17 Australian World Heritage areas at risk


Climate Change

Agincourt Reef (GBR)

The Great Barrier Reef has been identified as one of 17 iconic Australian sites vulnerable to the effects of climate change.

Credit: Darren Jew/Tourism QLD

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Seventeen of Australia's iconic World Heritage properties will experience increased risks from climate change, a new report has found.

Natural sites including the Great Barrier Reef, Kakadu National Park, Lord Howe Island Group, the Tasmanian Wilderness and the Greater Blue Mountains Area are identified as particularly vulnerable to the effects of climate change, as is the Sydney Opera House.

These effects include reduced rainfall, higher sea and land surface temperatures, more severe storm events, ocean acidification and rising sea levels.

The report, published this week and available HERE, is the first comprehensive investigation by any country into the impacts of climate change on all of its World Heritage properties.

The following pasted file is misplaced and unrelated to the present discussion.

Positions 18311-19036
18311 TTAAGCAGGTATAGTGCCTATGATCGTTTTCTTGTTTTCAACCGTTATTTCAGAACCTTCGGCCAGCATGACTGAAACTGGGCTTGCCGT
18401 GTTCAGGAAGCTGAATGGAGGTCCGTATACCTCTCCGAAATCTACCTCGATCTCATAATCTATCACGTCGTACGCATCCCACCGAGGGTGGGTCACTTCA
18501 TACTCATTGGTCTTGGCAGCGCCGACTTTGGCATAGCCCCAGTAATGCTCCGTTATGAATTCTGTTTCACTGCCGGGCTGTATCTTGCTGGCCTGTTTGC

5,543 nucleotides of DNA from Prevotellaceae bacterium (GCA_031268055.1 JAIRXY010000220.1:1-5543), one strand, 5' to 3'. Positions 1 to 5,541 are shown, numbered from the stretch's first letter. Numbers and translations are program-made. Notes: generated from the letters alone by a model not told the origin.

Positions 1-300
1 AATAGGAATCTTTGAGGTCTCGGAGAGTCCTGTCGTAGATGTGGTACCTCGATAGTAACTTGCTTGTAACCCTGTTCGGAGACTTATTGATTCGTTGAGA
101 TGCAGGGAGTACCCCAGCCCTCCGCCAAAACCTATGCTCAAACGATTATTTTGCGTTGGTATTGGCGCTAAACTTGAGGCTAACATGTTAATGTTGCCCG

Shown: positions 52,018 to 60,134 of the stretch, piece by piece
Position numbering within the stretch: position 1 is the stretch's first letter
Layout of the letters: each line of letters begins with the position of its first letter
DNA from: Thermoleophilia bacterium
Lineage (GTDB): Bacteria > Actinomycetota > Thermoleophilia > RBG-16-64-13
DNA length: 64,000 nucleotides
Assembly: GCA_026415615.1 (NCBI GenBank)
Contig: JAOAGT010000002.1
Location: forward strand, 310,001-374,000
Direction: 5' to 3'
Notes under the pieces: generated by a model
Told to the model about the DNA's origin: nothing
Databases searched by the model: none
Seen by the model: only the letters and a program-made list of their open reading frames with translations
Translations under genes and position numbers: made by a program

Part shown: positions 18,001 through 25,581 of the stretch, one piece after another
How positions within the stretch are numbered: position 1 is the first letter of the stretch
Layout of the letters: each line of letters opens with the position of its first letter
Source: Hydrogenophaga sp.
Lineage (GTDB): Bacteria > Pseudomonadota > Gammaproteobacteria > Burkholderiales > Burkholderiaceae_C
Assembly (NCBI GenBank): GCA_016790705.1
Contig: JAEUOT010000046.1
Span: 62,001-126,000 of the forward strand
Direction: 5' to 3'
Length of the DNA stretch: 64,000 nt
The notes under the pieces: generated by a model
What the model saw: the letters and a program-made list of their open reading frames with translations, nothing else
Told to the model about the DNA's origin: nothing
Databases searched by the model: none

"The disintegration of our World Heritage areas would be an irreparable loss to our local communities and the global community,'' the Minister for the Environment, Peter Garrett, said.

"We must act now to ensure they are conserved for the future.''

The report outlines particular risk to the Great Barrier Reef, our largest World Heritage icon, extending from the tip of the Cape York Peninsula to south-east Queensland.

"Its network of reefs - about 2,900 in total - is the largest and most complex coral reef system in the world," Garrett said.

"It is also home to significant biodiversity such as six of the world's seven species of marine turtles, one the world's most important dugong populations and is an important breeding area for humpback and other whale species.''

By identifying the areas at risk, the report will inform the Climate Change Adaptation Plan for Australia's World Heritage and Iconic Areas, which will outline clear principles and key actions for incorporating climate change adaptation into the management of Australia's World Heritage and iconic areas.

The news of our World Heritage sites in danger comes as four new sites are added to our National Heritage List including Queensland's Elizabeth Springs, home to a number of unique and endangered species and Porongurup National Park in Western Australia, part of the internationally recognised Southwest Australian ‘biodiversity hotspot’.